By the time I go to bed at night, every night, I am tired both physically and emotionally, overwhelmed with the work of parenting a newborn and guilt ridden at the thought that I’m no longer fulfilling the role of wife and homemaker as well as I once did or as I feel I now should be able to again.
Our lovely Mabel Quinn is two weeks old today. I’ve been holding myself to this strangely high standard of recovery and return to normalcy. Intellectually I can acknowledge that, at two weeks postpartum, I’ve barely recovered from the c-section and shouldn’t yet have any expectation of proficiency as a new parent or the full return to my role as wife as it was prior to birth. Emotionally, however, I feel I’m letting my husband and new daughter down by not being better at this yet. I’ve convinced myself that I should be able to keep the house clean, have dinner ready, get some exercise every day and keep myself looking good, all while parenting our new daughter perfectly.
My excessively high standard for recovery and proficiency doesn’t take into consideration, of course, most of my new reality. Mabel, for all her breathtaking loveliness, is what you might call a “high needs baby”; she doesn’t fuss or cry very often, but she also doesn’t want to be put down. She’s going through a growth spurt that has her nursing about once an hour and, even when her doting daddy is home, only Mommy’s arms seem to do the trick. Seems I didn’t factor a third personality into what I envisioned during my pregnancy as the Great Postpartum Return to Self.
Of course, that isn’t all I forgot to take into consideration when making plans to “get my Self back” after pregnancy. I didn’t know well enough to acknowledge that the “Self” I thought I was returning to was no longer going to exist after Mabel came. There is no Me to go back to, there is only the Me that I am becoming. This, of all things, is something I have experience with – redemption, reinvention. I need to remind myself of the process, to remember to be kinder to me as I transition into yet another facet of Self.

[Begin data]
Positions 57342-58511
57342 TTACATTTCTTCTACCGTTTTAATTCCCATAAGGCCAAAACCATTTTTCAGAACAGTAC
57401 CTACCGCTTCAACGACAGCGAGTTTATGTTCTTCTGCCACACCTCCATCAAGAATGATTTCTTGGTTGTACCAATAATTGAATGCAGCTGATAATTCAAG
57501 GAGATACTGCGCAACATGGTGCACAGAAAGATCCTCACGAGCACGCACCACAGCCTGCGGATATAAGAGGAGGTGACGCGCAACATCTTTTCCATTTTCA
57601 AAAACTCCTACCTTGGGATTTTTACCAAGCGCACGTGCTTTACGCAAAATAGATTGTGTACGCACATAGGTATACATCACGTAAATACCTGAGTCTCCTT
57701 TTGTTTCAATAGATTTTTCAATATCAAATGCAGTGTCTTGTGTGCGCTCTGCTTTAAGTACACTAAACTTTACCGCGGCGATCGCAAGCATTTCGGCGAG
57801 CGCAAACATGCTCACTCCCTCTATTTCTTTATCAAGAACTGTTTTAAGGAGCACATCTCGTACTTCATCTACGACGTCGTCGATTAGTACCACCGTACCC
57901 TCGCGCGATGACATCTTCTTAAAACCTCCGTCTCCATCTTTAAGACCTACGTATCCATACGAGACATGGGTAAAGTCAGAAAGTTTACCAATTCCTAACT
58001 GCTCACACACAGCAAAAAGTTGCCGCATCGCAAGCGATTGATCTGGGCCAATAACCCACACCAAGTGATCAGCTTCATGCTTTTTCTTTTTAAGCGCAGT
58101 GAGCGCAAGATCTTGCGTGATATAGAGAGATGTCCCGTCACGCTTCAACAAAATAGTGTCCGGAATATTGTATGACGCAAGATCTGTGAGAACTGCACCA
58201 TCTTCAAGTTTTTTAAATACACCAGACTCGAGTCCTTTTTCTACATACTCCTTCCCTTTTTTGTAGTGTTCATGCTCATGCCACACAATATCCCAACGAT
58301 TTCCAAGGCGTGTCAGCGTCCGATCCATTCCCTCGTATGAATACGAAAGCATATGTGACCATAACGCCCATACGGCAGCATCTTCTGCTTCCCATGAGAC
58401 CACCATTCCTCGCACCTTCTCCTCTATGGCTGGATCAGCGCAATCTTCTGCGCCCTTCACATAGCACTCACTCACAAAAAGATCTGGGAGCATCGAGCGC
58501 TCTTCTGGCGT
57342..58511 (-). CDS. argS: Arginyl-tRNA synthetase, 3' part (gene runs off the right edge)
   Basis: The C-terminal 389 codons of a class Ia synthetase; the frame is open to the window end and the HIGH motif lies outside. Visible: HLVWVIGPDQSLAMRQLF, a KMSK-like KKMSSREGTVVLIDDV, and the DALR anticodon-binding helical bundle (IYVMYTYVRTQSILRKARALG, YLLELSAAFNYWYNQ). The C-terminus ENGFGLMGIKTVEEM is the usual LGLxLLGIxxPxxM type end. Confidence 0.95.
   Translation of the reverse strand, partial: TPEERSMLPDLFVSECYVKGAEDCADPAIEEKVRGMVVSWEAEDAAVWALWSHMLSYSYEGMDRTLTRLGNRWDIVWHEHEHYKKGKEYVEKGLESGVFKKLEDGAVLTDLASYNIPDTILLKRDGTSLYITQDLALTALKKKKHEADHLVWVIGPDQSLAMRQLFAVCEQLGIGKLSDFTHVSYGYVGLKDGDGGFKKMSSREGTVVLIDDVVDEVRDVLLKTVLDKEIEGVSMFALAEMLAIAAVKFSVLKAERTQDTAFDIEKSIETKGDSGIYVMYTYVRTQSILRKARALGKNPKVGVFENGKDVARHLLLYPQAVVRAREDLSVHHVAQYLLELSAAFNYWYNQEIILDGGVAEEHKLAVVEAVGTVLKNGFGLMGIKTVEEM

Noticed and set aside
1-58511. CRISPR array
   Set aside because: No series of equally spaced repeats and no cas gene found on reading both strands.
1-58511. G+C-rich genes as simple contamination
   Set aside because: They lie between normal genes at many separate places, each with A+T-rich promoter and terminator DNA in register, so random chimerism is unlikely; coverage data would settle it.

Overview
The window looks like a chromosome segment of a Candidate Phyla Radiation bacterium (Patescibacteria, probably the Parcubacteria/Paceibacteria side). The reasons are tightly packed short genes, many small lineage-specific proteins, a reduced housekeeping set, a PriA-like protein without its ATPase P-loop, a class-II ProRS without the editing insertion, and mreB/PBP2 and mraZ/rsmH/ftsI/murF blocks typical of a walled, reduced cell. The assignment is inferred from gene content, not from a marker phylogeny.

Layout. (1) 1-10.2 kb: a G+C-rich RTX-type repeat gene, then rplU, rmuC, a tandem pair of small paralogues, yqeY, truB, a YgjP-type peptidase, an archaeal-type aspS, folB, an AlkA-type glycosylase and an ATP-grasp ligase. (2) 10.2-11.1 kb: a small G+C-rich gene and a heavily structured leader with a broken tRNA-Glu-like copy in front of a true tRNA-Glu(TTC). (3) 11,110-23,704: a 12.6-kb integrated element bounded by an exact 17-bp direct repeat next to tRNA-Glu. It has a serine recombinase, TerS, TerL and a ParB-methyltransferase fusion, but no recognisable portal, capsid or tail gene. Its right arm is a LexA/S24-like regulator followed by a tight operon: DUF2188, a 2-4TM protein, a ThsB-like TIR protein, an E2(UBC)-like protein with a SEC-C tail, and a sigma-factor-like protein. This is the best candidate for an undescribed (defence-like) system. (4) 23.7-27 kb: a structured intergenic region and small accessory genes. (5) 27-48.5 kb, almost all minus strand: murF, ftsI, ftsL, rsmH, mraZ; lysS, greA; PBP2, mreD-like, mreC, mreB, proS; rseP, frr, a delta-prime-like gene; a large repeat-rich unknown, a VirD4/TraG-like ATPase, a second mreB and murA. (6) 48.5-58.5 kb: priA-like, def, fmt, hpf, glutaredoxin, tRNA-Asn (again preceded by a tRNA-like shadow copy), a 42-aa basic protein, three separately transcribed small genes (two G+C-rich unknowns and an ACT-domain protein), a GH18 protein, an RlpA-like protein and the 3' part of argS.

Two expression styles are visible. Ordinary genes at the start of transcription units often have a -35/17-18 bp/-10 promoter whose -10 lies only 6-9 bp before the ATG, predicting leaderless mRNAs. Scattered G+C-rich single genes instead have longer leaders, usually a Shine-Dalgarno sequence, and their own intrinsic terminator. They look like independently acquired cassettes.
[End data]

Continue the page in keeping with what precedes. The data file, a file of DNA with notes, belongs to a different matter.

I acquainted myself with some of the ins and outs of postpartum depression during my pregnancy. It’s not that I necessarily expected to have some trouble after giving birth, but as a person prone to depression and anxiety, I thought it was important to be educated. I think it would be fair to say that, instead of assuming everything would be fine once our little one arrived, I gave myself permission to not be fine if that was, in fact, what ended up happening.
I check in with myself from time to time, consider some of the difficulties I might have had that day and try to evaluate them rationally. I’m prepared to call a doctor should I need to, but every time I assess where I’m at I realize just how okay I am.
The evening hours are hard, it’s true. My arms are tired from baby loving – frankly, so are my boobs – and I’m worn down. Jason is home and I watch him fending for himself, for the both of us, in the kitchen and I feel some guilt. I look around the house and wish it were cleaner or neater, or that I was.
Yet, something incredible happens every night once we are in bed. My sweet two week old daughter snuggles up against my side to nurse happily as she drifts off to sleep. I smile at her and watch her contentment for as long as my eyes stay open and then I, too, drift off to sleep. We awaken a few times throughout the night – to shift position, to burp, to comfort or snuggle – and each time I stare at my sleeping husband and marvel that, despite whatever may have happened during our days, here we all lay at night, a contented and peacefully sleeping family, caring for each other as we are able and as we should.
Morning comes and Mabel and I get up to face our day while Jason is at work. We share smiles and songs, alternate snuggling and sleeping and discovering the world together. Sometimes a new bit of the house will get tidied or cleaned, sometimes it won’t. Sometimes the day is just rocking and nursing and napping and silly TV shows to entertain me while Mabel goes about the business of growing.
And when the evening comes with it’s challenges, I check in with myself to make sure I’m still okay, only to realize I’m more okay than I’ve ever been before. And while Mabel grows and changes so do I. I’m becoming a new Me, finding a new Self. And the new truth of this Self is that it’s really not about Me so much anymore. Everything is different. Perfectly and wonderfully different.